Objectives. Our objective was to create a system dynamics model specific to weight gain and obesity in women of reproductive age that could inform future health policies and have the potential for use in preconception interventions targeting obese women. Methods. We used our system dynamics model of obesity in women to test various strategies for family building, including ovulation induction versus weight loss to improve ovulation. Outcomes included relative fecundability, postpartum body mass index, and mortality. Results. Our system dynamics model demonstrated that obese women who become pregnant exhibit increasing obesity levels over time with elevated morbidity and mortality. Alternatively, obese women who lose weight prior to pregnancy have improved reproductive outcomes but may risk an age-related decline in fertility, which can affect overall family size. Conclusions. Our model highlights important public health issues regarding obesity in women of reproductive age. The model may be useful in preconception counseling of obese women who are attempting to balance the competing risks associated with age-related declines in fertility and clinically meaningful weight loss.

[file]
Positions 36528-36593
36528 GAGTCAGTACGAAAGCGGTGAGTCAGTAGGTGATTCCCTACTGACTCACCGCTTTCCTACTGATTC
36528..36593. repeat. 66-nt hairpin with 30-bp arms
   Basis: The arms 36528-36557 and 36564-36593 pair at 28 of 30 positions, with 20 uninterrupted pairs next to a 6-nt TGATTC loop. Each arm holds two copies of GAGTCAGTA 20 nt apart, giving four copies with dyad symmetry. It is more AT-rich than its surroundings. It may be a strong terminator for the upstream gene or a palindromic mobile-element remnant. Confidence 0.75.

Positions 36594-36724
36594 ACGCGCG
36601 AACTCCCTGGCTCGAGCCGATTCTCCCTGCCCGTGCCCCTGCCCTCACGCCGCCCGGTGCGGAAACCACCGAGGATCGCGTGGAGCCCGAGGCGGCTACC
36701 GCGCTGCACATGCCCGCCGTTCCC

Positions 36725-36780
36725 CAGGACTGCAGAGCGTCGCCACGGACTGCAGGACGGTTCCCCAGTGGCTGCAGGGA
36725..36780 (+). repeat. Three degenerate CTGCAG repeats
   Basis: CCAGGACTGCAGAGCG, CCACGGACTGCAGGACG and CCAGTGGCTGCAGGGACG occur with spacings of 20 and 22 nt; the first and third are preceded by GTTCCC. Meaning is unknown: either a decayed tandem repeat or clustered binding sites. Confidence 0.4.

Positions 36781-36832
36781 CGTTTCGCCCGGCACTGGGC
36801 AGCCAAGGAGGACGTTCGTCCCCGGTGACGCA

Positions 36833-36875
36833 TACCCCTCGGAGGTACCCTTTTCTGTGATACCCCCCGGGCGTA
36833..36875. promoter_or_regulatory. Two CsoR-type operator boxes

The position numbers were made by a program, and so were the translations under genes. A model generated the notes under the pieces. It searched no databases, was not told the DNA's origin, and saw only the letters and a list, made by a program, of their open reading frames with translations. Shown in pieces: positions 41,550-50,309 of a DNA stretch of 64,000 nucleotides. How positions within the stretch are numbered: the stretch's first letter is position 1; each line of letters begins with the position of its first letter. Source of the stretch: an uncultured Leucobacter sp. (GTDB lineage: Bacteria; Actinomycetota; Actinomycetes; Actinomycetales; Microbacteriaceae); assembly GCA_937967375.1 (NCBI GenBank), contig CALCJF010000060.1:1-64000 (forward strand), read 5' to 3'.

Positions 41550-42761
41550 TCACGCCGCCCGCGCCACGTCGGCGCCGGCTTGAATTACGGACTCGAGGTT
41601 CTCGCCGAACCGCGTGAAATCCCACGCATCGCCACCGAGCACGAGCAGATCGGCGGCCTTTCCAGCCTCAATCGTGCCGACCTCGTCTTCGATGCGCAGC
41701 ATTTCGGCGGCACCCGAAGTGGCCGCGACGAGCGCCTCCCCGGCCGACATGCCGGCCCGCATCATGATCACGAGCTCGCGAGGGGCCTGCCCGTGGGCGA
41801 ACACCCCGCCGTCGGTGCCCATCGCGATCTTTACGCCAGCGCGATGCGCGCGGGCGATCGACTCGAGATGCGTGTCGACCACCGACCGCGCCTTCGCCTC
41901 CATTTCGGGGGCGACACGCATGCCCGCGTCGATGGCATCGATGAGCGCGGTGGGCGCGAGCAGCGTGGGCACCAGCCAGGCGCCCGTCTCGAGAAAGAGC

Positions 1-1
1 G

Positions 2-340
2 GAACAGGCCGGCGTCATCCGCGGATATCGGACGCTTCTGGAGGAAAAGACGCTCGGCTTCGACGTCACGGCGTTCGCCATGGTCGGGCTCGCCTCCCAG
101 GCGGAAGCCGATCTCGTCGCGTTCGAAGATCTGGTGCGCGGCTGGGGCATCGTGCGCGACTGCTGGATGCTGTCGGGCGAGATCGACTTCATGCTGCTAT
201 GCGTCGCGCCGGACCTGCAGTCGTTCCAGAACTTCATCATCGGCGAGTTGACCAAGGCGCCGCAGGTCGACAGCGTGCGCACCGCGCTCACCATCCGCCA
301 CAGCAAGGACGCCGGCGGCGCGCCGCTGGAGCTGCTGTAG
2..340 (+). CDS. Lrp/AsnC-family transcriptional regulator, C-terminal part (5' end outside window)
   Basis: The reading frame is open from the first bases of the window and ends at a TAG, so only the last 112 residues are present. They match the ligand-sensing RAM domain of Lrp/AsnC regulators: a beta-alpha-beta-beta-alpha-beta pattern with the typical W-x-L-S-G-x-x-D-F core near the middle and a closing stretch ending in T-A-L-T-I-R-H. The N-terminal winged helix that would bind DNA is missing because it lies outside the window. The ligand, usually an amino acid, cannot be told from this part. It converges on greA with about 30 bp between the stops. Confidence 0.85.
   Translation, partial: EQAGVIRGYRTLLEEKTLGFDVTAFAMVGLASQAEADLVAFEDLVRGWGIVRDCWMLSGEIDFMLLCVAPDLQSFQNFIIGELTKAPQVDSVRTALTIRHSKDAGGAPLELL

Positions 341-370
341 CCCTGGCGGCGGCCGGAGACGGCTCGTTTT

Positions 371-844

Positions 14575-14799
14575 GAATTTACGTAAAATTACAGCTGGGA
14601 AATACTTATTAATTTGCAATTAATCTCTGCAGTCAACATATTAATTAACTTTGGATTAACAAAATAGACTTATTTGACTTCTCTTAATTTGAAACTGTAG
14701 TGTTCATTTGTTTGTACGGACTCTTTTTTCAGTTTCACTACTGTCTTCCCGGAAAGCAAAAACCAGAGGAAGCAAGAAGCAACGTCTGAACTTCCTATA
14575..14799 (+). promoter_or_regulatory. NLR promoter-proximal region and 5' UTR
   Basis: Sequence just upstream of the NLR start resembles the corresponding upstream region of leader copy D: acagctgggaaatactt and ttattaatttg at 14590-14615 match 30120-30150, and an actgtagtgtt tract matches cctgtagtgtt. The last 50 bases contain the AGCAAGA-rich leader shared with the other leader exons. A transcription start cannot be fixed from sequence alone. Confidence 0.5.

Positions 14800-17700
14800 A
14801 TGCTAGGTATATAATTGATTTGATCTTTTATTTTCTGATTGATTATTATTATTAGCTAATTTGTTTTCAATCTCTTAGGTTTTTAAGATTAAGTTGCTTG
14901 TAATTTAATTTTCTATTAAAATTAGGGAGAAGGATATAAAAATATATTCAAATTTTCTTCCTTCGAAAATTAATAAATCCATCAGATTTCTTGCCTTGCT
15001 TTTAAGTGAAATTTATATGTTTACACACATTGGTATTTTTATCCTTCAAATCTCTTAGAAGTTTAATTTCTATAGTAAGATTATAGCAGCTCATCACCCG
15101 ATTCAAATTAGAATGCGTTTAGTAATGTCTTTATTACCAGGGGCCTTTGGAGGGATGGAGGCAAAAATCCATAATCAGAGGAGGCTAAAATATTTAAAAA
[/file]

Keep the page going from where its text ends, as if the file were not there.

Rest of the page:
ASJC Scopus subject areas
- Public Health, Environmental and Occupational Health